My family and I are taking some time off from the hustle and bustle to unwind in the beautiful Laurentian Mountains. It’s a stunning place to be this time of year as the fall season fills the mountains with shades of red and gold. And I truly relax in the cabin we stay at. On about the second day here, it’s as if I can feel my heart rate slowing. It has that peaceful and calming effect very few places do.

While here, I read morning and night, and during the afternoon go for an intense run up the mountains and through the colorful forest. It’s on that daily run when I’m reminded of the very sobering dangers of complacency and taking things for granted.

You see, the mountains I run up were once one of the most prominent ski resorts in the region, visited by enthusiasts from all over the world. Only a couple decades ago the resort hotel was among the most exclusive in the province with its stone walls and perfect view of the lake nearby. Generations of families would come here with their children – it was that kind of place. Unfortunately, those vibrant days are long gone. Today, at the bottom of the mountain rests a broken down chair lift covered in graffiti and rusting chairs piled on the ground. The hotel is still up and running, but its parking lot is sparsely filled and the building is dated, and in need of maintenance. The town, which relied heavily on the ski resort for economic activity, is reminiscent of Sleepy Hollow. Not too much going on, with several storefronts still vacant since the last time I visited almost 18 months ago. Although still naturally beautiful, this place has seen better days.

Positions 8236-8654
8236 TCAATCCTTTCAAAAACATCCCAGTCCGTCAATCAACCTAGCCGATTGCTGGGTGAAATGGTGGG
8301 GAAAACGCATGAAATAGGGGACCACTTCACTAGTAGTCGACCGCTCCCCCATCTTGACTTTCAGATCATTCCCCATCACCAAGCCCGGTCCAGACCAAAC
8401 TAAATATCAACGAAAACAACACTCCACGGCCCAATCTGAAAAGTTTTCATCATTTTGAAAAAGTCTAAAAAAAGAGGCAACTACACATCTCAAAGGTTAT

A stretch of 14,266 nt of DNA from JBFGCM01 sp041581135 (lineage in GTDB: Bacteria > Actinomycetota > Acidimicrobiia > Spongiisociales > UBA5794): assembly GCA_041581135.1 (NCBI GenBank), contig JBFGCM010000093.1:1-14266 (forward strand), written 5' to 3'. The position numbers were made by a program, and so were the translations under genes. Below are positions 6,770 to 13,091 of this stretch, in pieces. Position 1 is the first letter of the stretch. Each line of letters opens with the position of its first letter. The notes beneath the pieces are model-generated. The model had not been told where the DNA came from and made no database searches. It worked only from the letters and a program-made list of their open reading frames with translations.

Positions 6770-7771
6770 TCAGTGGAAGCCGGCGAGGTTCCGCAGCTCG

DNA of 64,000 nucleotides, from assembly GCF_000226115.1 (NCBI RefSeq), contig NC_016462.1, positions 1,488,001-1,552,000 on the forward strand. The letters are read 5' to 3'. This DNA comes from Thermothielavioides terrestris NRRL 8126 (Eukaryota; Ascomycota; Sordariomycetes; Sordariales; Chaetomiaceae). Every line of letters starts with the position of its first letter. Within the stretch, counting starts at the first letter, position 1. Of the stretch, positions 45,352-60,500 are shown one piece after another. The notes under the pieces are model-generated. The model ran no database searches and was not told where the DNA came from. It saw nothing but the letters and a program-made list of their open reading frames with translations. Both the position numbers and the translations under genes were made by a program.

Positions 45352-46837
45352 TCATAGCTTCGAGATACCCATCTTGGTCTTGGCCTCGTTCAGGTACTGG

So what happened to this historic ski resort? Apparently, several years ago the resort owner (which is an investment group) made a big decision and attempted to expand their business without doing their homework and taking basic preparatory steps. They decided to shut down the main ski hill in favor of building a high-end seniors living condo community. The idea sounded quite grand. It was to consist of a beautiful building on top of the mountain that overlooked the lake. No doubt it probably would have been a profitable endeavor.

It was rumored the group assumed that given their past success and standing in the community they would be granted approval to build their seniors community. They were terribly wrong in that assumption. To date, that approval has yet to happen; and the ski resort, from the group’s own doing, has been dwindling for years as its main mountain is no longer in operation.

Moral of the story here: Take nothing for granted as an entrepreneur and always validate your assumptions. Robin Sharma wrote “nothing fails like success.” In the investment world there’s a standard caveat in every disclosure statement: past success is not indicative of future results.

Stay hungry,
Aaron Hoddinott signature


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